In the light of these facts and dilemma, supplemental injection techniques are the solution that can help the dentist to carry out the pain-free dental treatment. On the basis of anatomical site of injection, commonly used supplemental local anesthetic techniques are termed as intraligamentary (periodontal ligament), interosseous (alveolar bone), intrapulpal (pulp), and intraseptal (bony septum) injections. [8] Intraligamentary injections are used for cavity preparation and caused no complications regarding the hemorrhage and hematoma formation in hemophiliac patients. [8],[9] However, intraligamentary anesthesia is not recommended for treating deciduous teeth because it may damage un-erupted teeth. [10] The pressure used during intraligamentary injections causes the anesthetic solution to spread into underlying tooth germs. [11] A defective enamel formation has been reported in monkeys following intraligamentary injections. [12] However, in humans, there are no studies reporting cases of defective enamel formation. [10] Intrapulpal anesthesia technique has limited applications as it can only be used if the pulp is exposed. Intrapulpal anesthesia used for pulpotomy did not interfere with the healing process of pulpotomized teeth. [13] The method of intraosseous anesthesia is technically more difficult than infiltration, and intraseptal anesthesia (ISA), and specialized equipment may be required. Intraosseous technique can lead to rapid absorption of local anesthetic and vasoconstrictor in the circulation. Hence, cardiovascular changes are attributable to adrenaline entry into the circulation that may occur immediately after intraosseous injection. [14]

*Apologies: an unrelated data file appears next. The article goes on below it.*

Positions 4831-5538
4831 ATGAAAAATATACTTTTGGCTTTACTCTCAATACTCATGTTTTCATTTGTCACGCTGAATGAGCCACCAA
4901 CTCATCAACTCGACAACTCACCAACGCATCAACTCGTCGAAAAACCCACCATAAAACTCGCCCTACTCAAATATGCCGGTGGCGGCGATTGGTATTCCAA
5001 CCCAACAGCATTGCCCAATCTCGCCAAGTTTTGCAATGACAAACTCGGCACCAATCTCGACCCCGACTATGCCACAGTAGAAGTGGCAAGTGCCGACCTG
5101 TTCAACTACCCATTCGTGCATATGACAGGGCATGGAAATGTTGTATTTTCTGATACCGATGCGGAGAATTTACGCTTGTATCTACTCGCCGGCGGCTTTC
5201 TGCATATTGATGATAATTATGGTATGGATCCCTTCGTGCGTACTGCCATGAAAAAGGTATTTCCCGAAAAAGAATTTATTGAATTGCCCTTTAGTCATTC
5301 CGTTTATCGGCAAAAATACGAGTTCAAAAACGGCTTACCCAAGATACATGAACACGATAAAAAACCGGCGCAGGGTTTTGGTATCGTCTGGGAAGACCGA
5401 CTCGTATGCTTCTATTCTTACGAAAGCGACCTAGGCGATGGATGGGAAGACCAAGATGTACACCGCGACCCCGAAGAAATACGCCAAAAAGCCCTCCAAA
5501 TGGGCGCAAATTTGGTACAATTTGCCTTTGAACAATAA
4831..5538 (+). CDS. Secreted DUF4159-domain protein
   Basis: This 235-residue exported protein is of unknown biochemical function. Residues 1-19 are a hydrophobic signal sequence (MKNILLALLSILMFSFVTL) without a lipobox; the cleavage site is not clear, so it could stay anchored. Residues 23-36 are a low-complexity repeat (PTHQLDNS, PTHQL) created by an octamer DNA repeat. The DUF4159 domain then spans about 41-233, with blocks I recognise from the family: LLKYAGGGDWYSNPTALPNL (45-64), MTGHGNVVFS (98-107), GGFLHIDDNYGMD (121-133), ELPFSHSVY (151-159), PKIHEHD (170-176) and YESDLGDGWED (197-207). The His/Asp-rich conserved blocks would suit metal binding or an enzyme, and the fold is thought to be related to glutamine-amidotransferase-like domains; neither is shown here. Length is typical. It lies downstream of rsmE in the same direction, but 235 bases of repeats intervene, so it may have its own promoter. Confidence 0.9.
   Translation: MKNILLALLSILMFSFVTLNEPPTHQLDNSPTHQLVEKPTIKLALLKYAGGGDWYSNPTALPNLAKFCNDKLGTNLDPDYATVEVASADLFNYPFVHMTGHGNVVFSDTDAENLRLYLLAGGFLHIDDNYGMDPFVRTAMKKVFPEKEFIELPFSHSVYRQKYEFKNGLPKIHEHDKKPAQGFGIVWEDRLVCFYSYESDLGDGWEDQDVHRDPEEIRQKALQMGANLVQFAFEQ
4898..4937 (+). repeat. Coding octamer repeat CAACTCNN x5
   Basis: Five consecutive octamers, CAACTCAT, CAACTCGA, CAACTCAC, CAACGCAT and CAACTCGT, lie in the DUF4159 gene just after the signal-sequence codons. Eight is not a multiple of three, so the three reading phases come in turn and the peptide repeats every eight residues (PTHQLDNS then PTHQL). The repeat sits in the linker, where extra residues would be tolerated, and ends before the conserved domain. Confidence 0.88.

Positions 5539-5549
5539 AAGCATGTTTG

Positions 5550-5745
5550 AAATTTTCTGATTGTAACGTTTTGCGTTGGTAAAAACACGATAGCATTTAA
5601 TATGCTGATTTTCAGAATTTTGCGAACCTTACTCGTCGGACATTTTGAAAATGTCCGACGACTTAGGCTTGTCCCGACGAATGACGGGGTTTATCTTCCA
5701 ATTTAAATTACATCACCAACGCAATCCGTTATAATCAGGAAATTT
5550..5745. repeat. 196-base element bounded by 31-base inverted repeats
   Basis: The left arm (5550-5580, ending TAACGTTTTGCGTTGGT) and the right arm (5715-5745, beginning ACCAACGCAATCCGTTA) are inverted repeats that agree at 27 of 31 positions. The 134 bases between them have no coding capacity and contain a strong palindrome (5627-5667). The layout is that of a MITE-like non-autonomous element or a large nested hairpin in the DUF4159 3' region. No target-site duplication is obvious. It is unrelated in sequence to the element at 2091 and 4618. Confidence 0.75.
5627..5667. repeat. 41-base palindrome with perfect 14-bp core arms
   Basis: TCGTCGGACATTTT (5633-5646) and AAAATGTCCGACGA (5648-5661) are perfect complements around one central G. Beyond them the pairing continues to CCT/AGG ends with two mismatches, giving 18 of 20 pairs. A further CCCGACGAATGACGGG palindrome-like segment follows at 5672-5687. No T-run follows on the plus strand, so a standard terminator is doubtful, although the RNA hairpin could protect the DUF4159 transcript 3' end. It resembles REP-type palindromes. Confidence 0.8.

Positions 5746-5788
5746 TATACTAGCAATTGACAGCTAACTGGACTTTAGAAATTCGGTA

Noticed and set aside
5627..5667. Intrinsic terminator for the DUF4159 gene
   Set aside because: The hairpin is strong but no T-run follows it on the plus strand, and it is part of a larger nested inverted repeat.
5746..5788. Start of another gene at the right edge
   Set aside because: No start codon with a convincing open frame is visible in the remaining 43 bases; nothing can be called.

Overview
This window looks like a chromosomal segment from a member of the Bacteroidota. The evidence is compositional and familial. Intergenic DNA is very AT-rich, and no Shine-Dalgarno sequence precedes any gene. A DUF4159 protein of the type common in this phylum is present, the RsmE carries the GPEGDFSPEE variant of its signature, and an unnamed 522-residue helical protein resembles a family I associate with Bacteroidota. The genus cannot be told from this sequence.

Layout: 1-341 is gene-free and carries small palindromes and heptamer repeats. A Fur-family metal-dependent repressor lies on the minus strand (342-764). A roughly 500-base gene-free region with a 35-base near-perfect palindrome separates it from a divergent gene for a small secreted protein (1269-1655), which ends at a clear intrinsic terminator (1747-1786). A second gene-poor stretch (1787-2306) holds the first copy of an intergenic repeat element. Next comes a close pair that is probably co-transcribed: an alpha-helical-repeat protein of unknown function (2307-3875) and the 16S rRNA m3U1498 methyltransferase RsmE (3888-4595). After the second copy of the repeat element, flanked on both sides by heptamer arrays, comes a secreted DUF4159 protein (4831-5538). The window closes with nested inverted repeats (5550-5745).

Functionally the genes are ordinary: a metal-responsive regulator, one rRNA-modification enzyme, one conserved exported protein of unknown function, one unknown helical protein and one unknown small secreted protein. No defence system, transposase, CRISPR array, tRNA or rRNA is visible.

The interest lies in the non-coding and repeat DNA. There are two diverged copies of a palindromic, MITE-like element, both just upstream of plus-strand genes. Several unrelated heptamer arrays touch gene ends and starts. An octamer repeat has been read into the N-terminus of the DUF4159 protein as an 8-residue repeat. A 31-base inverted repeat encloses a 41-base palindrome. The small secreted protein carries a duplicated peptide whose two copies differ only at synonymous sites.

Intraseptal injection has been reported to be more effective for controlling postoperative pain compared to intraosseous and intraligamentary injections. [15] The efficacy of ISA is similar to intraosseous injection, and they are both more successful than the intraligamentary injection because a greater amount of anesthetic solution can be delivered during the injection. [16] Supplementary techniques might have a negative effect on the cardiovascular system, for example, increased heart rate for a couple of minutes after intraosseous injection. [17] Brkovic et al. [15] indicated that the use of both intraseptal and periodontal ligament techniques is beneficial and appropriate for the routine tooth/teeth removal. Intraseptal technique provides local anesthesia of one tooth including the soft-tissues. Intraseptal technique anesthetizes surrounding nerve endings in the tissues of a particular tooth. [18] There are a few contraindications such as acute inflammation or infection at injection cite. However, ISA remains a convenient local anesthesia practice for a general dental surgeon. [19]